Rescuers of Jews

Venclauskienė Stanislava

Stanislava VENCLAUSKIENĖ
Danutė VENCLAUSKAITĖ
Gražbylė VENCLAUSKAITĖ


In 1998 news came from the USA about the award of the Righteous Among the Nations to the sisters Danutė (95 years old) and Gražbylė (86), and to their mother Stanislava (posthumously).
The Venclauskiai saved many Jews during the war. When a ghetto was established in Šiauliai in 1941, unemployed Jews were threatened with deportation to death camps. Confronted with this, three Jews of Šiauliai – Kartūnas, Leibavičius and Šlezingeris – appealed to Danutė Venclauskaite, asking her to head a workshop where they could make warm winter army hats. The workshop was founded, and they hired about 50 Jewish women. They were fed there, and farmers provided some additional food to take home. With a permit to enter the ghetto, Danutė went to the workshop almost every day, secretly bringing food and medicine.
When the authorities started criticizing that the workshop was not yielding any profit, Danutė covered the losses with the family gold, enabling the workshop to continue production for a while.
The house of the Venclauskiai at 89 Vytauto Street was taken over by the Germans, so Danutė and Gražbylė moved into some small rooms in the basement. “Pupa” Radzinskaitė stayed with them for a short while, but eventually her nerves gave way – she could not live in the same house with Germans, and she went to the ghetto. (The same happened to Dr. Volpertas and his wife.)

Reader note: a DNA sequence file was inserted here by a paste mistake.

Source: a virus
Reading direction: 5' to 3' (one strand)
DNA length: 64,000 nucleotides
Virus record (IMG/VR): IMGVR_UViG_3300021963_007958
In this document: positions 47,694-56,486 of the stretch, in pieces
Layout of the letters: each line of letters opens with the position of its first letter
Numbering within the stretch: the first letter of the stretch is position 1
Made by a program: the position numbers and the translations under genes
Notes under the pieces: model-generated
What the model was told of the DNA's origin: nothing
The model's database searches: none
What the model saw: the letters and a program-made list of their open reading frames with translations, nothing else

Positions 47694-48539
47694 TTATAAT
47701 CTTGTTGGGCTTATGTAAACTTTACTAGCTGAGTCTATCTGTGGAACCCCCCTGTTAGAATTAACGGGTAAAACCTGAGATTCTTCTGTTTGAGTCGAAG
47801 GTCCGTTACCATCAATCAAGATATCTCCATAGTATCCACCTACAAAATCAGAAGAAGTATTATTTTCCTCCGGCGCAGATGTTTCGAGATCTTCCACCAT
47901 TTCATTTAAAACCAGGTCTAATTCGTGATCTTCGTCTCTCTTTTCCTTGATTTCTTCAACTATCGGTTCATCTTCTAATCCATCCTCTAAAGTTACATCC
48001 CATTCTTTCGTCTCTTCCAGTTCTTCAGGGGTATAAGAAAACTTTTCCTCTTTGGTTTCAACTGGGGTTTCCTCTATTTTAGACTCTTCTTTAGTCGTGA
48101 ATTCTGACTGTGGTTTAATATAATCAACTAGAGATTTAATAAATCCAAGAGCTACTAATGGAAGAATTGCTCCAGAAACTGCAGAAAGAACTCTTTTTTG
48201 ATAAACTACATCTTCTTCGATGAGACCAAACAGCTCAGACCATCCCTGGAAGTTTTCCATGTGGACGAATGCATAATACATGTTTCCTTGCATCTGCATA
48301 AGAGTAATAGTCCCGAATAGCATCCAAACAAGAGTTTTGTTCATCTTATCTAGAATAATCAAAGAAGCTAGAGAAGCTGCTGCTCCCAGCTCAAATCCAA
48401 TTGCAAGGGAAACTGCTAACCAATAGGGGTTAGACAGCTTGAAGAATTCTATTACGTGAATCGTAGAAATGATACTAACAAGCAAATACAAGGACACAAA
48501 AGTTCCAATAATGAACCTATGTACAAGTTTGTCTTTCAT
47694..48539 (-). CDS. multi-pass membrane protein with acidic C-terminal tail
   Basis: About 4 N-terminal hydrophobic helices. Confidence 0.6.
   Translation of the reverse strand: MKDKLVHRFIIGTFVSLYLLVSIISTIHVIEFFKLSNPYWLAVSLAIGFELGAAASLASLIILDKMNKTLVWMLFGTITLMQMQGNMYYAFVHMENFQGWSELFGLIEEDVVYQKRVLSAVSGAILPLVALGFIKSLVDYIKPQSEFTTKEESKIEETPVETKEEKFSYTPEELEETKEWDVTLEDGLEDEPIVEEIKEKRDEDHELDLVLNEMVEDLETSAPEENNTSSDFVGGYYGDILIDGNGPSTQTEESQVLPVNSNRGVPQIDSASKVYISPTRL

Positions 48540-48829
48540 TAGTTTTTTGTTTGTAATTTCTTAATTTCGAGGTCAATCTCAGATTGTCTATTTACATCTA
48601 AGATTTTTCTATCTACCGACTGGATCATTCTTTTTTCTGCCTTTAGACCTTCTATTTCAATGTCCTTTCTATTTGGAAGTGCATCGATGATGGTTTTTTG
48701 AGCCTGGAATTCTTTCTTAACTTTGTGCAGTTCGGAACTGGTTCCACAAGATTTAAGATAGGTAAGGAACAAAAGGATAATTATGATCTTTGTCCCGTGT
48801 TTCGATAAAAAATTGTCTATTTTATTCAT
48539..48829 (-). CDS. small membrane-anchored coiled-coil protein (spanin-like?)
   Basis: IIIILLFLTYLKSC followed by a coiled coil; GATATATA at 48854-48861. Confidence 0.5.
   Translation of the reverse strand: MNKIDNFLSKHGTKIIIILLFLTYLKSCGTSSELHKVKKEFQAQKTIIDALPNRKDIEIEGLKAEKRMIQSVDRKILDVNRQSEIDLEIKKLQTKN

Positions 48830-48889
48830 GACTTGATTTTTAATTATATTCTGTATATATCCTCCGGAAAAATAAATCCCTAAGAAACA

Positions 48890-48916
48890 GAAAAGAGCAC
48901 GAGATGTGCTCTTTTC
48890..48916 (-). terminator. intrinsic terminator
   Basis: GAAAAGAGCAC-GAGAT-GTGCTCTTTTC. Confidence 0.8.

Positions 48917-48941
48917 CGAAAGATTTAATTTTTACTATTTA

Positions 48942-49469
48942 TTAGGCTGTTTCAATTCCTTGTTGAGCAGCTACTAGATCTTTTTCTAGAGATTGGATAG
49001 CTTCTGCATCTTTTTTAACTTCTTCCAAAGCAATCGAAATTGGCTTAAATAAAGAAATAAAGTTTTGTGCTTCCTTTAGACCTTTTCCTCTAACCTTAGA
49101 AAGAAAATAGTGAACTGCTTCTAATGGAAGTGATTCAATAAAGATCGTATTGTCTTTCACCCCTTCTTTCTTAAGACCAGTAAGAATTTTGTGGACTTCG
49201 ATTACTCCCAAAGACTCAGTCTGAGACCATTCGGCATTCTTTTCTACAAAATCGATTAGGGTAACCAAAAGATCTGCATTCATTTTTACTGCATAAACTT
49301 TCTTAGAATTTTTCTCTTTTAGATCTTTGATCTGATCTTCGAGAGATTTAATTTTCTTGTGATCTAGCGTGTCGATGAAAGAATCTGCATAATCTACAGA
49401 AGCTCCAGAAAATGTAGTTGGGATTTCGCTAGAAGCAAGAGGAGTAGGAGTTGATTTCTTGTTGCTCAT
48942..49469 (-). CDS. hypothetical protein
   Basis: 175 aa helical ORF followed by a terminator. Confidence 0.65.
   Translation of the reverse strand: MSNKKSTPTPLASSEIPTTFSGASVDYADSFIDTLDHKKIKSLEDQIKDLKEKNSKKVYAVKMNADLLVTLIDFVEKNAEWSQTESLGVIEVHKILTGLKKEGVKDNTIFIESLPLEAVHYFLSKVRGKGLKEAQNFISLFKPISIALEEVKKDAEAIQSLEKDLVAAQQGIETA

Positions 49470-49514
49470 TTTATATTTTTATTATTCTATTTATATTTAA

A Jewish woman named Kazlauskienė learned to rear pigs and stayed on Danutė's farm during the entire German occupation.
An unknown Jewish woman brought and left a four- or five-year-old boy who was called Jonukas. After the war his relatives took him to Russia.
Another child from the ghetto was taken to farmers.
A Jewish woman and a girl lived for a long time with Stanislava Venclauskienė in Šiauliai. The woman died, so the girl Anikė lived with Gražbylė Venclauskaitė in Žemaičių Naumiestis from autumn 1943 to the end of the war, then she returned to Kaunas. Her sister came back from the Soviet Union. Anikė-Hana Blank married Restas from Plungė and presently lives in Israel.
And there are many more saved people whose names are unknown.
The Holy Scripture says, “Therefore to him that knoweth to do good, and doeth (it) not, to him it is sin”.
The doing of good by the family of Venclauskiai was unique.
Kazimieras Venclauskis was the first burgomaster of Siauliai, a representative of the Constitutive Seimas and the 1st Seimas, a public figure, and one of the best-known prewar solicitors. Stanislava Jakševičiūtė-Venclauskienė was among the first professional actors and creators of Lithuanian theatre; she performed in, directed, translated, and staged a number of plays.
Kazimieras and Stanislava Venclauskiai were among the founders of the Varpas Drama and Music Society in Šiauliai. With other enlightened people they developed and financed the publication of books and published the magazine “Kultūra”.
And yet it is not the intensive public activities of these people that surprise one the most. K. Venclauskis never opposed his wife's unusual idea to raise needy children. Before the war, over a hundred orphans had grown up in the house of Venclauskiai. They were brought up and educated without any additional support or assistance. The income of the famous solicitor melted in the crowd of children. Nevertheless, Stanis lava Venclauskienė remembered: “In his soul he always supported my work...”
Isn't it said: “Neither do men light a candle, and put it under a bushel, but on a candlestick; and it giveth light unto all that are in the house. Let your light so shine before men, that they may see your good works...”

From Hands Bringing Life and Bread, Volume 2,
The Vilna Gaon State Jewish Museum. Vilnius, 1999
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